The Southwestern Historical Quarterly, Volume 70, July 1966 - April, 1967 Page: 340
Southwestern Historical Quarterly
such treatment: the fabulous King Ranch, great in its own
right, but greater even because it survived the invasion of the
cotton patch, beautifully told by Tom Lea; and the Pierce spread,
interestingly important because of its vast operation, and made
colorful by Chris Emmett, who. held himself in restraint to tell
the truth, but not the whole truth about Shanghai Pierce.
Now comes the third report on a Coastal Bend empire. It is
hoped there will be others to, complete the great roundup of ranch
histories to reveal the full impact this section had on the early-
day cattle industry and the development of Texas.
The Taft Ranch, originally written as a Ph.D. dissertation by
Dr. A. Ray Stephens, a full length history of a South Texas ranch,
adds to a treasury of knowledge we have of the cattle empire of
Texas between 188o and 193o-a period in which Cattle Kings
roamed the range. This is a story of how the Coleman-Fulton
Pasture Company, popularly known after 1908 as the Taft Ranch,
faced the three greatest hazards to ranching: drought, mar-
kets, and bankers. The records of this company form the main
structure of this book. A significant event on the national scene
was the visit of President William Howard Taft to La Quinta,
the palacial ranch headquarters of the Taft Ranch in 19o9, as
guest of his brother, Charles P. Taft of Ohio, the principal owner.
Significantly, the Taft Ranch, finally conquered by its bankers,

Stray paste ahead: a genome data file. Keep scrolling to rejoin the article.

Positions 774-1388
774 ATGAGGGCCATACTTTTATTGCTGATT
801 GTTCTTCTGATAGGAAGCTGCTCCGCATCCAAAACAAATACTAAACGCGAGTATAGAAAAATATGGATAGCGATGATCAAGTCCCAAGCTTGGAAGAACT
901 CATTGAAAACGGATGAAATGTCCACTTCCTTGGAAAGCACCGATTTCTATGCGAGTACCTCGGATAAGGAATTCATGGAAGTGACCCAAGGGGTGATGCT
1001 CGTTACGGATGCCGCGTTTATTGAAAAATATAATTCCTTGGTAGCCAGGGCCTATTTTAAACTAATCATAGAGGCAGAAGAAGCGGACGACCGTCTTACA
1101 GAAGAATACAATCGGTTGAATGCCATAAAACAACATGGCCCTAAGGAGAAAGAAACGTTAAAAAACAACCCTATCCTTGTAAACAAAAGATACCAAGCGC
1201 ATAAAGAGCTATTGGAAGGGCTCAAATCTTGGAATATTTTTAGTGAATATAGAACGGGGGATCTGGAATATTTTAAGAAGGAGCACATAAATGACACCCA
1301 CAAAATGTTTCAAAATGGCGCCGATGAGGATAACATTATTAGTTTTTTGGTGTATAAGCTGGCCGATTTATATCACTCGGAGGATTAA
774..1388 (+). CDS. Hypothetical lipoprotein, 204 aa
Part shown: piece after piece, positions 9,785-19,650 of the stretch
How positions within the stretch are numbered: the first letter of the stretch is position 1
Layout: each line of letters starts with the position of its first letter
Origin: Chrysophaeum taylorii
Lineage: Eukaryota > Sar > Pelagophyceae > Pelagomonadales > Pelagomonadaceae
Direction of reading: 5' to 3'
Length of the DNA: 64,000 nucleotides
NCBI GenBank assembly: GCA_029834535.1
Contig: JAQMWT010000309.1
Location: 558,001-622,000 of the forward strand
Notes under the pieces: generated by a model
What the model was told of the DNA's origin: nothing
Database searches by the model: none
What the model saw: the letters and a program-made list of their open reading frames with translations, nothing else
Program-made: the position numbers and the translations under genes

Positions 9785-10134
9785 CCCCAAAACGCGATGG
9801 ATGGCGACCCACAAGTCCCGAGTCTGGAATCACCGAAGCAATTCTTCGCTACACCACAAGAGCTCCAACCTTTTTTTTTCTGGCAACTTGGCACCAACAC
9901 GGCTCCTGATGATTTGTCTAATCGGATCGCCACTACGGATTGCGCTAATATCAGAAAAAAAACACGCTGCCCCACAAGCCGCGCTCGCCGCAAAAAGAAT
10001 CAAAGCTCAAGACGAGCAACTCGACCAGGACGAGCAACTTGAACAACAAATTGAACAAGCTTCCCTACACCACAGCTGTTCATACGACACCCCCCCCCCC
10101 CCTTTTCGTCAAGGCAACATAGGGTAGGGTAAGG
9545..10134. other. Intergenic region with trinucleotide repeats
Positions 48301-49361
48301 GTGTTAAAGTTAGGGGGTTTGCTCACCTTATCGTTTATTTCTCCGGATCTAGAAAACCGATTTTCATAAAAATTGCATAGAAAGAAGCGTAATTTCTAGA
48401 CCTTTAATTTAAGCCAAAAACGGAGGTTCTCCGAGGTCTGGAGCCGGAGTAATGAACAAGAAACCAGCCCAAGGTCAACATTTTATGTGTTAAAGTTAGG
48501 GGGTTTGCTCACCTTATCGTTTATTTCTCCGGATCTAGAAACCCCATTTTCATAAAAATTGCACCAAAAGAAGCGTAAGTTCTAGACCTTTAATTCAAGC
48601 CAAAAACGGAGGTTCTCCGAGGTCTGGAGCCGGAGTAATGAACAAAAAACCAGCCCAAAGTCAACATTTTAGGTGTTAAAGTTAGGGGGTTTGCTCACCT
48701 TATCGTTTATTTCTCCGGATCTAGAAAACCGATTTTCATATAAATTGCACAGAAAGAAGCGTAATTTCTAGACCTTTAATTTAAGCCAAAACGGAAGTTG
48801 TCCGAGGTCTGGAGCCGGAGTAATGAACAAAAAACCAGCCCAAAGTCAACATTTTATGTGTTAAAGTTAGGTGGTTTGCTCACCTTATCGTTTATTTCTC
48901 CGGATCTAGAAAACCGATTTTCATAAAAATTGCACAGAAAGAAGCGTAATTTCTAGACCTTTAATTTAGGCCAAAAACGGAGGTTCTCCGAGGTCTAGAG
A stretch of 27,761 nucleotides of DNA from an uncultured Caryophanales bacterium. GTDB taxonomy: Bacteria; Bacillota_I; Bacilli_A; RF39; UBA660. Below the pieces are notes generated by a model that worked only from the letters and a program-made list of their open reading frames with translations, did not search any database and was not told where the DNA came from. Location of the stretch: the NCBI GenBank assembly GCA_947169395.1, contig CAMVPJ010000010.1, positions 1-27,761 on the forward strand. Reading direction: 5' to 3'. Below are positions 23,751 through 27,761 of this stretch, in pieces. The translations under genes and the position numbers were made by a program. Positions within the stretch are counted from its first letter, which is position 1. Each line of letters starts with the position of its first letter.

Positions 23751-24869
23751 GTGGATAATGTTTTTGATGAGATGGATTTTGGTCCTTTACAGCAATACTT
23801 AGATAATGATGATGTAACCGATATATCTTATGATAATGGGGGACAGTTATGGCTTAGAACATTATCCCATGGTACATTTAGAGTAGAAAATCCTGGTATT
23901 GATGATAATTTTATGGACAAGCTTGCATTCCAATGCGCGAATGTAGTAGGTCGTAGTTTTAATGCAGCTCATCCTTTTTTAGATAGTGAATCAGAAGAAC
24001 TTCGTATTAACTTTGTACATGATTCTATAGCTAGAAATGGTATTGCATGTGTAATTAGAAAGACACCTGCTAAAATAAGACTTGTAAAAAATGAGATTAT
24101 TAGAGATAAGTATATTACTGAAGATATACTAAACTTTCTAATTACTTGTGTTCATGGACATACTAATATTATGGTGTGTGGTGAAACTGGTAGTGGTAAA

survived the other two hazards and played a most active role in
the development of the South Texas coastal plains in the early
years of the twentieth century. Property that was carried on the
ledger in 188o at $2.34 per acre was finally sold in the 1920's
for $8o to $ioo an acre for improved farms, and $35 an acre for
undeveloped pastures, making the bankers live happily there-
after. More important is the fact that this book will insure for
the Taft Ranch its deservedly prominent position in Texas history.
JAMES T. PADGITT
San Antonio, Texas
Across the Tracks. By Arthur J. Rubel. Austin (University
of Texas Press), 1966. Pp. xxvii+266. Illustrations, appen-
dices, bibliography, index. $6.50.
Among the underprivileged of Texas are the Mexican-Amer-
icans. A majority of them, approximately 15 per cent of the state's
Here’s what’s next.
Show all pages in this issue.
This issue can be searched. Note: Results may vary based on the legibility of text within the document.
Citing and Sharing
Basic information for referencing this web page. We also provide extended guidance on usage rights, references, copying or embedding.
Reference the current page of this Periodical.
Texas State Historical Association. The Southwestern Historical Quarterly, Volume 70, July 1966 - April, 1967, periodical, 1967; Austin, Texas. (texashistory.unt.edu/ark:/67531/metapth101199/m1/358/ocr/: accessed October 25, 2016), University of North Texas Libraries, The Portal to Texas History, texashistory.unt.edu; crediting Texas State Historical Association.